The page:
actuality.log


Wednesday, November the 25th, 2009

One of my very first memories is from kindergarten. To this day, I vividly remember the pattern on the gate I was railing against with my tiny palms as I wailed for my mommy to come back and get me. The place wasn’t very far from our home at the time—probably half a block away—but it felt really far away. Being cooped up in there had this really isolating feeling, like there was no escape. And even if you could get away, there was no point in trying.

My next memory from kindergarten is falling for my class-teacher at the time. For the life of me I can’t remember her name, but I can’t forget the sweet smile on her adorable face as I presented to her today’s little trinket. Each day, my tiny hands would painfully fashion for her a necklace or a pendant or some other trifle out of multi-coloured clay, hoping today would be the day I finally won her over.

But that’s a story for another day. For the purposes of today’s tale, I need you to imagine how isolating and unfun my kindergarten experience might have been.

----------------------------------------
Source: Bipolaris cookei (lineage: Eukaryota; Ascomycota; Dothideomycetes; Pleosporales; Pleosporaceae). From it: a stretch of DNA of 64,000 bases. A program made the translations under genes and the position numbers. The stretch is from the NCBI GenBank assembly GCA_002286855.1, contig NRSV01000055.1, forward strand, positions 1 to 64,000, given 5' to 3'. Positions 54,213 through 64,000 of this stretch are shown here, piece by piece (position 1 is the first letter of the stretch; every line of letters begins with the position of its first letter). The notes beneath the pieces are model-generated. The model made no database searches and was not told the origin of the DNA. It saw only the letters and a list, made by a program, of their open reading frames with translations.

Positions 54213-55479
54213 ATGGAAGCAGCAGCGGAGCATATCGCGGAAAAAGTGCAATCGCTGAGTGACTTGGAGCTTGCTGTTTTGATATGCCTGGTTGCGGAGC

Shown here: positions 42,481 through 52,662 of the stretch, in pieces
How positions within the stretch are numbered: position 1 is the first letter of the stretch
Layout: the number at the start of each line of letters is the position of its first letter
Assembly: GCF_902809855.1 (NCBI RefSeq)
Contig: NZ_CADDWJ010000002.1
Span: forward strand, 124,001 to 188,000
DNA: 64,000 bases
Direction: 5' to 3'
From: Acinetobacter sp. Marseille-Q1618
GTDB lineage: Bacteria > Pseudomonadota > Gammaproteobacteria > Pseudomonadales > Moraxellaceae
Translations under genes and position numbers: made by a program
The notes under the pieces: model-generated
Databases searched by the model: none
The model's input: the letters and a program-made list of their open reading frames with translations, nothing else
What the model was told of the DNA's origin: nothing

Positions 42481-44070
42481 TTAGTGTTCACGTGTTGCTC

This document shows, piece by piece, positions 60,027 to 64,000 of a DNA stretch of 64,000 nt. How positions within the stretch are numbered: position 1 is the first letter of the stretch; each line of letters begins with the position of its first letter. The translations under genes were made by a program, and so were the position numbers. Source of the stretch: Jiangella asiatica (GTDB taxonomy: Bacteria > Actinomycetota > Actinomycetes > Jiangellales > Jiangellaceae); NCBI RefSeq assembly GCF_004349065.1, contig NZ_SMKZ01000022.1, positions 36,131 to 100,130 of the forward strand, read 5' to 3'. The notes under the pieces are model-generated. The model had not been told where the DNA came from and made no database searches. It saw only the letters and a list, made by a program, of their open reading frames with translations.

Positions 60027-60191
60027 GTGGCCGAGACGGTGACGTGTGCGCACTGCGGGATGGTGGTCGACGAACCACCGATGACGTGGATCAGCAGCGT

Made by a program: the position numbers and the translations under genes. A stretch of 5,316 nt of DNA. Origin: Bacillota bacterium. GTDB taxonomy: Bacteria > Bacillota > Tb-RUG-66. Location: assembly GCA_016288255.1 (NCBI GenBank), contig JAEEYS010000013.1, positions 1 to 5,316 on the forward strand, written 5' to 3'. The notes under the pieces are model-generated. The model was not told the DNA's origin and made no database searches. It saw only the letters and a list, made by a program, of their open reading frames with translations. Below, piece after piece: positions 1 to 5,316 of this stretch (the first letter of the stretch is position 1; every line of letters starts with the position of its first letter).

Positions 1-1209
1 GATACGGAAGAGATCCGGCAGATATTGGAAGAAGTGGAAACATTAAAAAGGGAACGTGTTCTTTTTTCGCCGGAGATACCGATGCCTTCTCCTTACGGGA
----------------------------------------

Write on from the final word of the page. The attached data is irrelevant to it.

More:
It’s a common sight whenever I am out. Groups of teeny-tiny tots excitedly hobbling around and being prammed about town by their kindergarten teachers. Their cute little faces all smiling and wide-eyed; their brightly coloured clothes easily keeping them in view; their fluorescent name tags having printed on them big, bold contact info, should they still manage to wander off.

Sun or rain or snow, it doesn’t matter. Spend a couple of days in Oslo and this is a sight you’re guaranteed to run into. And it’s not just kiddies from school. The number of people pushing their (freakishly huge) prams around as they go about their days is just astounding. The Scandinavian trait of spending so much of their time outdoors is passed onto their kids when they are really young. And I think this is a very good thing.

Seeing the spring in the step of the tots leads me to believe it would’ve been pretty cool to go to kindergarten here. Spending all my time singing and playing and being carted around town sounds a hell of a lot more fun than wasting my days on those fucking pre-alphabet squiggles. I think I wouldn’t have felt so isolated, and actually realised how many fun and colourful things there were going on outside.

At least, I wouldn’t have been bored out of my mind.

This is a printer-friendly version of the journal entry “Nature wasn’t my kindergarten” from actuality.log. Visit http://emphaticallystatic.org/earlier/nature-wasnt-my-kindergarten/ to read the original entry and follow any responses to it.

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